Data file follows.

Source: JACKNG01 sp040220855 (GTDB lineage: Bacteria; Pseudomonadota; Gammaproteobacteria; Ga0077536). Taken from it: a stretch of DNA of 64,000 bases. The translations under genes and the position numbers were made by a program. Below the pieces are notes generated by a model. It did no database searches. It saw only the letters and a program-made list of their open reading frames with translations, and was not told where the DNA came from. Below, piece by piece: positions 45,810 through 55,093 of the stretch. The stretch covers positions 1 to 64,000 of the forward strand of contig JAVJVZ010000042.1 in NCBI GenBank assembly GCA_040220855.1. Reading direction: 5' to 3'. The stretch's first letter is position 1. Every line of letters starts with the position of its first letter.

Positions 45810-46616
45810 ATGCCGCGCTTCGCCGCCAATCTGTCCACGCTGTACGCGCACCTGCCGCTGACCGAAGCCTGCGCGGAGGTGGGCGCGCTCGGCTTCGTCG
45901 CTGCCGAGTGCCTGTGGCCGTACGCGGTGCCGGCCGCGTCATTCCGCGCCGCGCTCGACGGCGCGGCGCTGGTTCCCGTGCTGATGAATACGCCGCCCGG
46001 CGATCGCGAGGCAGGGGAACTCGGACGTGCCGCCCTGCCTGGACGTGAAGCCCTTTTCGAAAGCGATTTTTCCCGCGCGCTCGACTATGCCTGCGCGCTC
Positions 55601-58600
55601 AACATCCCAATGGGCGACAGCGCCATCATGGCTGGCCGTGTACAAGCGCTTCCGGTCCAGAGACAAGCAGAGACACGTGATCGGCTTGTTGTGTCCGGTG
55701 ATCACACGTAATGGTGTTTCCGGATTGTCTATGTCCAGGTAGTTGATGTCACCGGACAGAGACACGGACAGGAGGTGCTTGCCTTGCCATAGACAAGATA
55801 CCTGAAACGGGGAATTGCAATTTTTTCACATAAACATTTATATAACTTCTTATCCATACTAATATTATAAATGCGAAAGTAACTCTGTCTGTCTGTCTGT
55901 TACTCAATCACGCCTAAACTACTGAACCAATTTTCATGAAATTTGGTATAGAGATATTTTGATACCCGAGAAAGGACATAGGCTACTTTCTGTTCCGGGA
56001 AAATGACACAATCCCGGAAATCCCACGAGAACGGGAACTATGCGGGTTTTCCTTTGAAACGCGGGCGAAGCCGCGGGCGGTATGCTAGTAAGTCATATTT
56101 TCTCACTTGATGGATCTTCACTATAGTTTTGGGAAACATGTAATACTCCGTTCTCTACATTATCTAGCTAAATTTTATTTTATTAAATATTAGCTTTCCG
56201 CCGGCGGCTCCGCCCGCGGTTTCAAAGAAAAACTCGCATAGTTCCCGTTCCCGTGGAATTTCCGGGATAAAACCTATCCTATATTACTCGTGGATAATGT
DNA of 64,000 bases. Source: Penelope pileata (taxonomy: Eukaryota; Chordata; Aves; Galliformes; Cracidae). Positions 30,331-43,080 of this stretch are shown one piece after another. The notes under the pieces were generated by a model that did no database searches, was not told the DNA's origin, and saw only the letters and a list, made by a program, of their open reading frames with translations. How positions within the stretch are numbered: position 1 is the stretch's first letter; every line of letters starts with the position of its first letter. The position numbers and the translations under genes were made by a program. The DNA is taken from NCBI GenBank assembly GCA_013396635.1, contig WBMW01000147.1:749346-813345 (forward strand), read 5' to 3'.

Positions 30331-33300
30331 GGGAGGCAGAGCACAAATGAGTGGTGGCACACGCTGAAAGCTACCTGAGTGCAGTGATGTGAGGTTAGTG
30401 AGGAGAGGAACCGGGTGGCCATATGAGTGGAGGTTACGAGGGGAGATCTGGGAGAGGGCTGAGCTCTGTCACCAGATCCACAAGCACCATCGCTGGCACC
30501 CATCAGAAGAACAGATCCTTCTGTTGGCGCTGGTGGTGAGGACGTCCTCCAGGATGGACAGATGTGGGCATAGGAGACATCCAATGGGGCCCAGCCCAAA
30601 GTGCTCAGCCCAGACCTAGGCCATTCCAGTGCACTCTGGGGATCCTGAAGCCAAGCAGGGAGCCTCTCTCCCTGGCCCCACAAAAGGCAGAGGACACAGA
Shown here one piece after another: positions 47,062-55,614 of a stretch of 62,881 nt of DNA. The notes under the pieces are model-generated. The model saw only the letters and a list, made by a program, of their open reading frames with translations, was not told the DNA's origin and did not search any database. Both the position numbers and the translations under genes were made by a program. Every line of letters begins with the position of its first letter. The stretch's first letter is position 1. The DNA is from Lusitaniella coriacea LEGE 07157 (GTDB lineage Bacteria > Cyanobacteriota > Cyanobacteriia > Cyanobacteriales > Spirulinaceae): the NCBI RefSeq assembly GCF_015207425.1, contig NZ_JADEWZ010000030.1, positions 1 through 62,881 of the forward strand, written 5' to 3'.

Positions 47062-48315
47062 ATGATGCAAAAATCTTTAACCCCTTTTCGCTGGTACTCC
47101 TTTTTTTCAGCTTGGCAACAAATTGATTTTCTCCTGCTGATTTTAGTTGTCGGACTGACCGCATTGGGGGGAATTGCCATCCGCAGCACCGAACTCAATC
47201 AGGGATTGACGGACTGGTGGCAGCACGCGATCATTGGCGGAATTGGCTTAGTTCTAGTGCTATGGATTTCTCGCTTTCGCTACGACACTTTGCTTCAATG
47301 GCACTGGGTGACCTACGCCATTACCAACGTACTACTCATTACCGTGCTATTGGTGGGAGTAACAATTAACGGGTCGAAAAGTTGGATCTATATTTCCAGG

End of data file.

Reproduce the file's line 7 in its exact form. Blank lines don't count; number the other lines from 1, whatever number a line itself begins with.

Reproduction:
55601 AACATCCCAATGGGCGACAGCGCCATCATGGCTGGCCGTGTACAAGCGCTTCCGGTCCAGAGACAAGCAGAGACACGTGATCGGCTTGTTGTGTCCGGTG